The risks of peer-to-peer car rental insurance

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by JP Crete August 30, 2019 / No Comments

The peer-to-peer car rental marketplace is quickly making an imprint in the already rapidly growing sharing economy. Often referred to as ‘the Airbnb of car sharing’ – the peer-to-peer car rental marketplace is a sharing economy business model where you can generate income by renting out your personal vehicle to an online community of individuals seeking to rent cars for short-term travel. But what does this mean for your vehicle and liability when your car is being rented out?

Peer-to-peer car insurance – are you covered?

Generally, If you are making money off of your vehicle using a car-sharing company – whether you rent it occasionally for weekends or every day of the week – insurance providers view this as a commercial venture which means that your insurance and liability changes from personal to commercial. Using your vehicle to generate money will require, at the minimum, notifying your provider. 

The vast majority of standard personal auto insurance providers will void your personal vehicle Ontario insurance coverage if you attempt to file a claim for an incident that occurred while using your private vehicle for commercial purposes. For this reason, many peer-to-peer carshare companies have partnered with insurance companies to provide temporary commercial insurance while your vehicle is rented out through their platforms. 

Most carsharing companies do provide insurance coverage through partnerships with large commercial insurance providers. This is significant for Ontario because as of 2016, the Ontario Government approved a regulatory change under the Insurance Act to allow commercial fleet insurance to be offered for vehicles that can be hired through online apps. With the regulatory change in 2016, car insurance companies can now develop policy products specifically for purchase by ride-share companies. This regulatory change effectively closed the gap in auto insurance coverage for those drivers carrying paying passengers through ride-sharing services.

Currently, the Financial Services Regulatory Authority of Ontario (FSRAO) authorized insurance products for peer-to-peer car-sharing companies such as Outdoorsy, ShiftRide, And Turo.  

The largest – and the most widely used of the above companies throughout the GTA and Ontario is Turo. Let’s have a closer look at how they insure their customers.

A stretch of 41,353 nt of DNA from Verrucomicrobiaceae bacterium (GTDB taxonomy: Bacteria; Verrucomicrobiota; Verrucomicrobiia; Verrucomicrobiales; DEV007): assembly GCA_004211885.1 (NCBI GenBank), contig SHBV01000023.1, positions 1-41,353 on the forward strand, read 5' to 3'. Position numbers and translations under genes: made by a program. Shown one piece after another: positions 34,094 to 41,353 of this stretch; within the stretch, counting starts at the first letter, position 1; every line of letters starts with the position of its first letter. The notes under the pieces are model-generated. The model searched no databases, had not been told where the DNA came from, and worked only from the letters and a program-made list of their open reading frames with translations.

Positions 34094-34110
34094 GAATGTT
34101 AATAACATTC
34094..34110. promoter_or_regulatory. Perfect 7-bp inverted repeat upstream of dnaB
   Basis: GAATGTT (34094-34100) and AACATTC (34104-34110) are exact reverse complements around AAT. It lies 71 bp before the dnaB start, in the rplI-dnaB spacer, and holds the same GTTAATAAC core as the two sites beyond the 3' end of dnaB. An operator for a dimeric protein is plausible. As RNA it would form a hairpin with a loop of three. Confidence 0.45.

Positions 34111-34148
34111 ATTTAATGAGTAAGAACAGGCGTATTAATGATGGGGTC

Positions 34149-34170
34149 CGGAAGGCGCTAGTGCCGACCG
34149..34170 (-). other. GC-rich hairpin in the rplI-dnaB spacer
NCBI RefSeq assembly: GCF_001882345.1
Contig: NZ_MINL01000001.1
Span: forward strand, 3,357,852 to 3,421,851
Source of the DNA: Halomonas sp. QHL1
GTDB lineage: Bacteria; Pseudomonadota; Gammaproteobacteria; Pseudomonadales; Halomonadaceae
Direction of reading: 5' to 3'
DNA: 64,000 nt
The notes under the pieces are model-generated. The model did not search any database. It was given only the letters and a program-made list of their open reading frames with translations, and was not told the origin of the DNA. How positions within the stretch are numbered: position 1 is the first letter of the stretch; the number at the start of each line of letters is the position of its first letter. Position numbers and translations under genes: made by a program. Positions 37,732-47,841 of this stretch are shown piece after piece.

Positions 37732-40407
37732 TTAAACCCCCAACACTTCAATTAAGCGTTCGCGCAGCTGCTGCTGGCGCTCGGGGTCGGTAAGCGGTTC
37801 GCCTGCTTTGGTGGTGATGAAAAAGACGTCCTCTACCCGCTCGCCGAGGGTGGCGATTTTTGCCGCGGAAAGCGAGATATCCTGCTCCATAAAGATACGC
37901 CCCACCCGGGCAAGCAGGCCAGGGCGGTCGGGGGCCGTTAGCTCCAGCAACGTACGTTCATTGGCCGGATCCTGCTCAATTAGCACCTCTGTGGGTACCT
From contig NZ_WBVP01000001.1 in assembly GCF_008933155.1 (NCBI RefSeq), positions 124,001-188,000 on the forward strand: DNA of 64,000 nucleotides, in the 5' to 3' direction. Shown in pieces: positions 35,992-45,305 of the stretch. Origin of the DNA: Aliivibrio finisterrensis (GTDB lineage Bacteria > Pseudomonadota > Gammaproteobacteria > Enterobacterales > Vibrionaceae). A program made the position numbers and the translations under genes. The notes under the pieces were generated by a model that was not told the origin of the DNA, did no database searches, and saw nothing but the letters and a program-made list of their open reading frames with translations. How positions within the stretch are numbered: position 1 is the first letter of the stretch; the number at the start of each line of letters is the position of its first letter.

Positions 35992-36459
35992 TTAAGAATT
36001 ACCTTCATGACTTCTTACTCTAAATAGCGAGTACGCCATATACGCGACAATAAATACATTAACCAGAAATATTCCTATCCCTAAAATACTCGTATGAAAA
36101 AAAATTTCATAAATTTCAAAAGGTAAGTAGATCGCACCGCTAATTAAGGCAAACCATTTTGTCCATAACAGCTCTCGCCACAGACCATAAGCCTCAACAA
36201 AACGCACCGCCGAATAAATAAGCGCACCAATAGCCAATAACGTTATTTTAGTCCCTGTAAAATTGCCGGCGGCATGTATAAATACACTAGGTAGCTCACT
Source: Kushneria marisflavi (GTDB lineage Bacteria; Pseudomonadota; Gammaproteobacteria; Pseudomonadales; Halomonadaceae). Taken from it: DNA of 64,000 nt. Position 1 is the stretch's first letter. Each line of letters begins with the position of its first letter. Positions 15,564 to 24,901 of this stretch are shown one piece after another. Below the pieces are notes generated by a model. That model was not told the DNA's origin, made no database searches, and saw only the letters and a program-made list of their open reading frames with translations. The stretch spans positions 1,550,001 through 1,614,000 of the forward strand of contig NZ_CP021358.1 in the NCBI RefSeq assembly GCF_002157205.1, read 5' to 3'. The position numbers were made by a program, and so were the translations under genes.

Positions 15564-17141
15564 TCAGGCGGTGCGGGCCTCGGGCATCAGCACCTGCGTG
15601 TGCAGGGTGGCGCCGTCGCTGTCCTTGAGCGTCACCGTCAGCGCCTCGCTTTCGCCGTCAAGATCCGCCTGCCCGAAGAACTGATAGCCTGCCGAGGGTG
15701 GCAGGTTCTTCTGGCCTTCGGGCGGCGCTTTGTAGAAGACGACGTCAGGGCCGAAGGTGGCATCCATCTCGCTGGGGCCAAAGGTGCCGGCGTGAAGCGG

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Turo rental requirements and insurance protection

Those who are renting a car through Turo do not require their own personal auto insurance. Turo, much like other popular carshare companies will provide coverage for the guest. Turo holds a partnership with Intact Insurance, and their direct insurer, BelairDirect, which offers temporary commercial coverage for both you and your guests or renters. The policy covers you car from when you turn on your app and deliver your car, and then up to the second your vehicle is out of the delivery period. Turo offers car owners a $2 million commercial insurance policy whenever the car is rented through the Turo platform/app. 

Turo’s coverage includes $2 million in liability coverage, accident benefits, and protects your car from physical external damage. Under this insurance plan, your car will be protected during the delivery period and in-use by a renter. When your car is not in use by Turo (eg: outside of the Delivery Period and Rental Period) – your vehicle reverts back to your personal car insurance coverage.

On the other hand, according to Intact, during the delivery and rental periods, the commercial insurance policy provides the following coverage:

  • Third-Party Liability with $2,000,000 limit;
  • Family Protection Coverage (also known as a OPCF 44R form) with $2,000,000 limit to ensure all members of the vehicle are covered;
  • Standard Accident Benefits, no Optional (or extended) Accident Benefits;
  • Physical damage (Comprehensive and Collision with $1,000 deductibles);
  • Coverage removing the insurer’s right to deduct depreciation from the value of your vehicle when settling a claim for loss or damage (also known as a OPCF 43 form) – removing Depreciation Deduction with $1,000 deductible;
  • Coverage for you when you need to pay for other means of transportation because of loss or damage to your automobile during the rental period in the event of damage or accident  (also known as a Coverage for Transportation Replacement or a OPCF 20 form) – with $75 limit per day and $500 limit per occurrence.

As someone renting out your car, liability for physical damage to the rented vehicle is always  “dependent on the physical damage protection package that is chosen by the guest when they book a vehicle on Turo.com.” This suggests that if you are renting your personal vehicle, you should always check with your personal auto insurance provider that, in the event of a claim, how you might be covered.

Bottom Line 

Whatever you choose, making the decision to share out your vehicle comes with risks – and for some of us, those risks might outweigh the benefits pending the selected coverages and type of personal insurance we might carry (or not). It’s always best to make sure that you understand your personal car insurance policy and ensure that insurance options for renting out your vehicle under a peer-to-peer platform are authorized and supported by your provider.

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